How do I train a language model?

Set your monolingual training data file to --train-sets and use --type lm for training a RNN language model or --type lm-transformer for training a Transformer-based language model.

How do I train a multi-source model?

Provide two files with source sentences followed by the file with target sentence to --train-sets, for instance --train-set file.src1 file.src2 file.trg and use --type multi-s2s or --type multi-transformer to train a multi-source RNN-based model or multi-source Transformer model respectively.

There are also shared-multi-s2s and shared-multi-transformer model types, which make encoders sharing their parameters.

What are the details of your multi-source model architectures?

The multi-source model architecture in Marian is described in this paper. In particular, Section 4.3.

Can I train a model with custom pretrained embeddings?

Yes. Please check the --embedding-vectors option.

What does the --best-deep option mean?

It is a shortcut for using the Edinburgh deep RNN configuration being equivalent to:

--enc-type alternating --enc-cell-depth 2 --enc-depth 4 \
--dec-cell-base-depth 4 --dec-cell-high-depth 2 --dec-depth 4 \
--layer-normalization --tied-embeddings --skip

Does Marian support multi-node training?

Yes, but this is still an experimental feature. For details, see the documentation here.

Why there are so many files created while training?

Marian by default keeps the iteration files that may take up quite a bit of space.

When validation is enabled with any metric, you can use the following settings to keep only one model per validation metric that is updated whenever the metric improves:

--valid-metrics perplexity translation
--valid-set data/valid.src data/valid.trg
--overwrite --keep-best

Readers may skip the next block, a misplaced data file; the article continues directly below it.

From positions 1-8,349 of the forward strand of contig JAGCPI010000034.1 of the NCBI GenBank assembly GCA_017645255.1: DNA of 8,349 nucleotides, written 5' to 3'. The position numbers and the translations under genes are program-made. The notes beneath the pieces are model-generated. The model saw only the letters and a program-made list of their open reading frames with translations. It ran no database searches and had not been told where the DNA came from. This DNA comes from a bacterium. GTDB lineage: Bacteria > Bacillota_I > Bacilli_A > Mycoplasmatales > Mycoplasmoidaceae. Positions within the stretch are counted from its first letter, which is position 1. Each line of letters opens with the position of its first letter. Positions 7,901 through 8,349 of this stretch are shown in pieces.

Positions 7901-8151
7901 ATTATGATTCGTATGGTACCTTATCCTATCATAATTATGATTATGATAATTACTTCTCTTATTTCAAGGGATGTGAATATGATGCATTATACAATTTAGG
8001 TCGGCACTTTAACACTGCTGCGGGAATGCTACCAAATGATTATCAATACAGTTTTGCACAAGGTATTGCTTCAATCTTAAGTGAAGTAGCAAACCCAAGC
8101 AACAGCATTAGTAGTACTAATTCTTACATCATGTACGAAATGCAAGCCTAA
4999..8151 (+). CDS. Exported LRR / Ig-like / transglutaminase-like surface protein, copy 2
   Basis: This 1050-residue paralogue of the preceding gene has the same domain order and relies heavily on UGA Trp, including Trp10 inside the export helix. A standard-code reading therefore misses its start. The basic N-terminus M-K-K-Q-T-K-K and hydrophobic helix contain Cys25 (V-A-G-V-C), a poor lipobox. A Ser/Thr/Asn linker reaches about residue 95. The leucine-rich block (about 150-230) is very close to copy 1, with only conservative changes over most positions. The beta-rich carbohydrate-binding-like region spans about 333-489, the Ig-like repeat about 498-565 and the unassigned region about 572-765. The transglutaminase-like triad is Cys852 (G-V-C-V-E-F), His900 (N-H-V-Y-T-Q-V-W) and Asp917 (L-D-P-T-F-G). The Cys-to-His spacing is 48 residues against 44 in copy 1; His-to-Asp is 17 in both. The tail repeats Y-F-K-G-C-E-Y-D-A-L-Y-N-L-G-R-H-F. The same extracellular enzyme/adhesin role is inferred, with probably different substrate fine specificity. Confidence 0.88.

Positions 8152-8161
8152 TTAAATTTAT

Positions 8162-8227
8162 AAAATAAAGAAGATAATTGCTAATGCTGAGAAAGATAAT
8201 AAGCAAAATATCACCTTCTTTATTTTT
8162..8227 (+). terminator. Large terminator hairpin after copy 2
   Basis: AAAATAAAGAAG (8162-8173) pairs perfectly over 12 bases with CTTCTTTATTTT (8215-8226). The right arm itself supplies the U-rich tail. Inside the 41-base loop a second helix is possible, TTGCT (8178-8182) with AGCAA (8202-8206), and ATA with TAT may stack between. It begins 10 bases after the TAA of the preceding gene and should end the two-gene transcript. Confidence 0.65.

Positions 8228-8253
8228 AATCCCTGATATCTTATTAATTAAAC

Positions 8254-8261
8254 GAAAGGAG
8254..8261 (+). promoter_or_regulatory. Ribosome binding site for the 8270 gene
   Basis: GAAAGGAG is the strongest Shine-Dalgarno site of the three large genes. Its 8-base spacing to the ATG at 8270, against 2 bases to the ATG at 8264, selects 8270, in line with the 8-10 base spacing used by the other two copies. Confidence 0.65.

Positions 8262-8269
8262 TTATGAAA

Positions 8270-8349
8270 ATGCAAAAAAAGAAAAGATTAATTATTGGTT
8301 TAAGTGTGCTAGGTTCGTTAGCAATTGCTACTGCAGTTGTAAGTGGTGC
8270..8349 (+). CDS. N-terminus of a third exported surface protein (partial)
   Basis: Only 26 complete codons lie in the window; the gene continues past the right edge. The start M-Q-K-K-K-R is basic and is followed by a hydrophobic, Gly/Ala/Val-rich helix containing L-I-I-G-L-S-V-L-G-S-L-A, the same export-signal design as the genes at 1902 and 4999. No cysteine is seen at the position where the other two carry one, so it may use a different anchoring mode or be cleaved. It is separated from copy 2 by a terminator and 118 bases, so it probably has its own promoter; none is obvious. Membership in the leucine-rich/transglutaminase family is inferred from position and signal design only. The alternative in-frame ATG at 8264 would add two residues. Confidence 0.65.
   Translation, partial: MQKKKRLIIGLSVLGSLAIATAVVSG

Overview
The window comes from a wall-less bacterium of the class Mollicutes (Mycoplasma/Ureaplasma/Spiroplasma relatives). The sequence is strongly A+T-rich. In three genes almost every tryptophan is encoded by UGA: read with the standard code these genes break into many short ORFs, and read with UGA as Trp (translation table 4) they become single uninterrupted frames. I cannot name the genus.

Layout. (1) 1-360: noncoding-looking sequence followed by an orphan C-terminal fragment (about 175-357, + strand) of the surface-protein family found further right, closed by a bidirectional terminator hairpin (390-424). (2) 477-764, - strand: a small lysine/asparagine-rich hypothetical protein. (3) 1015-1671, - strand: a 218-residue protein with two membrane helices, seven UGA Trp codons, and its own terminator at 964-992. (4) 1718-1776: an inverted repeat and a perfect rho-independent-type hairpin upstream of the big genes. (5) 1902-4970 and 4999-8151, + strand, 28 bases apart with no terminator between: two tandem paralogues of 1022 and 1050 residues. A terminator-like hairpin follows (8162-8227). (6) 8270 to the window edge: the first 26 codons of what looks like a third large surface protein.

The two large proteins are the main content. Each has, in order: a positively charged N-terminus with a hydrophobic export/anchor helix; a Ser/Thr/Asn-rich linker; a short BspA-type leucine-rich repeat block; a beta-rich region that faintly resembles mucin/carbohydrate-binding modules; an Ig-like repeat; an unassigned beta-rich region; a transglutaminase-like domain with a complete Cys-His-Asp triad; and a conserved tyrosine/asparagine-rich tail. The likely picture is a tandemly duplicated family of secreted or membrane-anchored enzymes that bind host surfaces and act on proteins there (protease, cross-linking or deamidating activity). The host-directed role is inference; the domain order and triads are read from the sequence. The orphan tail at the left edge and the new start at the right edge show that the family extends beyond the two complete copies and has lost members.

How do I use a validation set?

Just provide --valid valid.src valid.trg. Be default this provide sentence-wise normalized cross-entropy scores for the validation set every 10,000 iterations. You can change the validation frequency to, say 5000, with --valid-freq 5000 and the display frequency to 500 with --disp-freq 500. See here for more information.

Attention: the validation set needs to have been preprocessed in exactly the same manner as your training data.

What types of validation scores are available?

By default we report sentence-wise normalized cross-entropy, but you can specify different and more than one metrics.

For example --valid-metrics perplexity ce-mean-words translation will report word-wise normalized perplexity, word-wise normalized cross-entropy and will run in-process translation of the validation set to be scored with an external validation script.

How to display BLEU, METEOR or TER scores for a validation set?

Currently this is possible only by using an external validation script. Such a script takes a file with the translation of the valiadion set as an intput and should run an external tool and return the score. See here for more information.